|Overstuffed but Hollow||1 out of 1 user found this review helpful.|
Returning to Middle Earth a decade after The Two Towers came out Peter Jackson hasn't lost a step in showing the natural beauty of New Zealand. It is the telling a story and making a movie part that bears rust. The start of this new trilogy based on a work by J. R. R. Tolkien feels a bit like the Star Wars prequel. A couple of great moments but sandwiched by visually beautiful but uninteresting martial, making it feel even longer than the 169 minute run time.
The Hobbit, is a prequel of sorts to the Lord of the Rings Trilogy, which were translated to the screen by Jackson and Co. a decade ago. A young Bilbo Baggins (Martin Freeman) is living his normal quaint hobbit life until Gandalf the Grey comes along. Pretty soon his little hobbit hole is filled with dwarves, 13 of them. They have been called together by their King without a kingdom, Thorin Oakenshield.
Years ago the dwarves lived in Erebor aka The Lonely Mountain. Their king, Thorin's grandfather, amassed tons of riches bringing glory to his people. But where there is gold dragons are not far behind. Smaug comes and annihilates many dwarfs, sending them packing into the wilds of Middle Earth. Thorin and his hodgepodge of dwarves aim to take back Erebor and reclaim their homeland. To do that they need a master burglar, who Gandalf says is Bilbo.
Martin Freeman is entertaining as Bilbo Baggins, using his dry humor to sell the awkward hobbit. The same goes for Richard Armitage as Thorin Okansheild, who rightly captures the stubbornness of a dwarf king. Ian McKellen does appear to be a bit stiff as Gandalf in earlier scenes but soon enough is back to his old self. The acting and special effects are not what is wrong with this movie.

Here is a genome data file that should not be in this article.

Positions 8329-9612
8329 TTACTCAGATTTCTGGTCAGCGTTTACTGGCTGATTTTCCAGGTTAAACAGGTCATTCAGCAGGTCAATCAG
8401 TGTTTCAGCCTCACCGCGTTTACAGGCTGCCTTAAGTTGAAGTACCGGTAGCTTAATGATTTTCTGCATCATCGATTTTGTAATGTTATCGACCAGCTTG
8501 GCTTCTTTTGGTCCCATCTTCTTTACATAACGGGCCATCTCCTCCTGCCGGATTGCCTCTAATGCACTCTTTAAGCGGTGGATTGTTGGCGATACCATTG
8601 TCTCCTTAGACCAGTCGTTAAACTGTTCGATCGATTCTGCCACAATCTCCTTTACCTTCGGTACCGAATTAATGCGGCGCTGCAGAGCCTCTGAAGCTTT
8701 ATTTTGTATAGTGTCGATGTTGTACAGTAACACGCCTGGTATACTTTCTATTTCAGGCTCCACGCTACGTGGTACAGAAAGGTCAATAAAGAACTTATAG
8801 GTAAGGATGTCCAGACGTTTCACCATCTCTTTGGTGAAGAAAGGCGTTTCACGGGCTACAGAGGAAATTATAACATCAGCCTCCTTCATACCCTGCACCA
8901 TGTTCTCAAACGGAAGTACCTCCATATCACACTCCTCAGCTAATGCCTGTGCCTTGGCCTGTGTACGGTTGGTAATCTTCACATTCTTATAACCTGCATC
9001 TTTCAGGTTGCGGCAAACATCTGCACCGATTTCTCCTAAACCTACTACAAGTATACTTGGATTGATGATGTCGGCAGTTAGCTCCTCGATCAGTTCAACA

The Hobbit: An Unexpected Journey is the first of what now will become three films based on the The Hobbit, written by Tolkien in 1937. This is surprising since the original source is roughly 300 pages long. Going in it is hard to separate the fact that this is now one of three instead of one of two. I've never been a fan of splitting a singular work into multiple pieces. It just isn’t how it was originally meant to be consumed. The promise of having every little thing in there might win over the most ardent purists but stopping roughly halfway just feels like you've been shortchanged. When Warner Bros. did it with the seventh book of the Harry Potter franchise it was OK. Part 1 is a interesting enough road film but on its own it does not work when compared to The Prisoner of Azkaban or the other films. The same is true for An Unexpected Journey.
In order to get enough material Peter Jackson has grafted onto the Hobbit a story involving another wizard, Radagast the Brown. In an effort to explain what exactly Gandalf was up too when he was away from the company of Dwarves. There is foreshadowing to a showdown with a unnamed necromancer but nothing really comes of it and stands out as something that feels completely unnecessary in adapting the story of The Hobbit. The only upside is audiences get to return to Rivendell and see a couple of cameos. The original material from the book is entertaining and among the better parts of the movie. The additions all stick out like a sore thumb. In function it just pads the running time of The Hobbit